Remember Shere Hite? A new documentary jogs our cultural memory of the pioneering sex researcher

Film-The Disappearance of Shere Hite
This image released by IFC Films shows Shere Hite in a scene from “The Disappearance of Shere Hite.” (IFC Films via AP)

The 1976 book “The Hite Report” was a bestseller from the beginning. Its intimate anecdotes about love, sex, orgasms and masturbation, drawn from anonymous survey responses from about 3,000 women across the U.S., challenged male assumptions about heterosexual intercourse. And it made its author, Shere Hite, a deeply polarizing public figure.

A glamorous figure who had once paid the bills by modeling, Hite quickly became a fixture on talk shows and news programs in the 1970s and 80s after the publication of her report.

Playboy called it “The Hate Report.” Erica Jong, in The New York Times, wrote that what the women “have to say is utterly fascinating and often surprising” and to read it, “if you want to know how sex really is right now.” Everyone seemed to have something to say about it, and her.

But cultural memory can be short, especially when it comes to pioneering feminists — even ones who have sold 50 million books. When she died in 2020, at age 77, it seemed as though she’d been all but forgotten.

“The Disappearance of Shere Hite,” a new documentary from IFC Films now playing in theaters, takes a holistic look at Hite: her life, her work, her impact and why, after so many books sold and so many feathers ruffled, she faded into the backdrop.

Filmmaker Nicole Newnham (Oscar nominated for “Crip Camp” ) found “The Hite Report” in her mother’s bedside chest when she was 12 not too long after it was published. At the time, she said, it felt like a portal into the inner lives of women. And over the years what those women said stuck with her in a way that so many other books didn’t. When Hite died, Newnham realized how little she really knew about her and started digging around, teaming up with NBC News Studios, which had a similar idea.

And some younger generations were aware of Hite, like actor Dakota Johnson, whose company TeaTime Pictures executive produced the film. “We love Shere Hite!” Newnham recalled Johnson and her producing partner Ro Donnelly responding. Johnson, who is a co-creative director for a sexual wellness company, also gives voice to Hite’s writings in the documentary.

“I thought this was really a way to look at a phenomenon that occurs over and over and over again in our society,” Newnham said. “Women who are iconoclastic and speak out and change culture or have new ideas often do get forgotten.”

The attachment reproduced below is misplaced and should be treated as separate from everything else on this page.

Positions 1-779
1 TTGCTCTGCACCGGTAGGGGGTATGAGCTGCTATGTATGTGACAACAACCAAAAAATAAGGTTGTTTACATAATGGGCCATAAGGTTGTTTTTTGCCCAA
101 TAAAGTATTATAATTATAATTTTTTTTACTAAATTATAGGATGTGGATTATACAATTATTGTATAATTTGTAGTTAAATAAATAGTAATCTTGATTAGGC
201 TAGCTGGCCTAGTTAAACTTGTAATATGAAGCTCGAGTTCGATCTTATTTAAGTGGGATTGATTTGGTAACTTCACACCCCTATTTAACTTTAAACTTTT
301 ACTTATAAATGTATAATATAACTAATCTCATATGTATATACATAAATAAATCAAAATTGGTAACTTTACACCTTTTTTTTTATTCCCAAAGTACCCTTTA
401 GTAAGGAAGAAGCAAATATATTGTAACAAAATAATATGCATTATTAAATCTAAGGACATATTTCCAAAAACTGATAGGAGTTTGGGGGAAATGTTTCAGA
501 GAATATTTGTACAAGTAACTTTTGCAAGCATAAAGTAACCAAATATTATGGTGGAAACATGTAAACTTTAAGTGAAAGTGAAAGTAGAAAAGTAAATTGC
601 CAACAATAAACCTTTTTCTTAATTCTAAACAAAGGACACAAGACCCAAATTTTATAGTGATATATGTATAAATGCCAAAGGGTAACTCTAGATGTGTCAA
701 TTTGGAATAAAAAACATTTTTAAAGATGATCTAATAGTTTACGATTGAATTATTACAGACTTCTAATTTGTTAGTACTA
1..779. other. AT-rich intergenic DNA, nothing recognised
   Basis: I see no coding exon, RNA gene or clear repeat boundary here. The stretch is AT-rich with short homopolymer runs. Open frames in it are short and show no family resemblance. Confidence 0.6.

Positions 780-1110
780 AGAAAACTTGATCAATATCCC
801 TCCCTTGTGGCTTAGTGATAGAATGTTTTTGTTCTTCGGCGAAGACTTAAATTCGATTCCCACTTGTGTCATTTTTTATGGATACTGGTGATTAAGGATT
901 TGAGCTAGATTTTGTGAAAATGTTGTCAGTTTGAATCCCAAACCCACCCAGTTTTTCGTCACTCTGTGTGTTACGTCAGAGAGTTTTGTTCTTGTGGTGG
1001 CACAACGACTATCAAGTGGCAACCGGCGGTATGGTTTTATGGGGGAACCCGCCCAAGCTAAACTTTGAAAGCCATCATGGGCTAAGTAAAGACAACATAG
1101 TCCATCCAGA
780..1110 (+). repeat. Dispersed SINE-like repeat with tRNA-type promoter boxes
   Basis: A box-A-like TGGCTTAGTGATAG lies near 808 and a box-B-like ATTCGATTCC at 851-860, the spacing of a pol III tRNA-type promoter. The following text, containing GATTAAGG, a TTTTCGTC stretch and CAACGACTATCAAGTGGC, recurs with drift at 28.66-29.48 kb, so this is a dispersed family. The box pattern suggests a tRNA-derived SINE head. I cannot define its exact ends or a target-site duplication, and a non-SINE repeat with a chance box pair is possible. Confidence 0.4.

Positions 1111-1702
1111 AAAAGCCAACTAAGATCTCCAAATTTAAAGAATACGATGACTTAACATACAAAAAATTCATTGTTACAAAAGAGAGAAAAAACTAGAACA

Though Hite gave up on the U.S. and decamped to Europe in the early 1990s, she took steps to ensure that anyone who wanted to follow the breadcrumbs of her moment in the spotlight could. She sold her personal archives to the Schlesinger Library at Radcliffe, including personal writings, original survey responses, notes about methodology (which was one of the things she was often pilloried for in the media), and tapes of her television appearances.

“She had a policy of asking for a VHS tape if she agreed to do a television interview,” Newnham said. “The footage you see in the film was material she’d taped, otherwise many of those shows would have been lost to history.”

Many of the clips are uncomfortable, with both men and women challenging and dismissing her work, sometimes without even having read it. Seeing Hite walk out of an interview was not uncommon, especially after the publication of “The Hite Report on Male Sexuality” in 1981, which proved even more divisive. And things only got more difficult for her as the culture entered the “backlash” era.

“She was a complex, volatile personality and we didn’t want to shy away from that,” Newnham said. “She was so viciously pictured as a man-hater. And yet what she really was trying to do is lead an enterprise to free of both men and women from the tyranny of this very specific, rigid, patriarchal way of looking at sexuality.”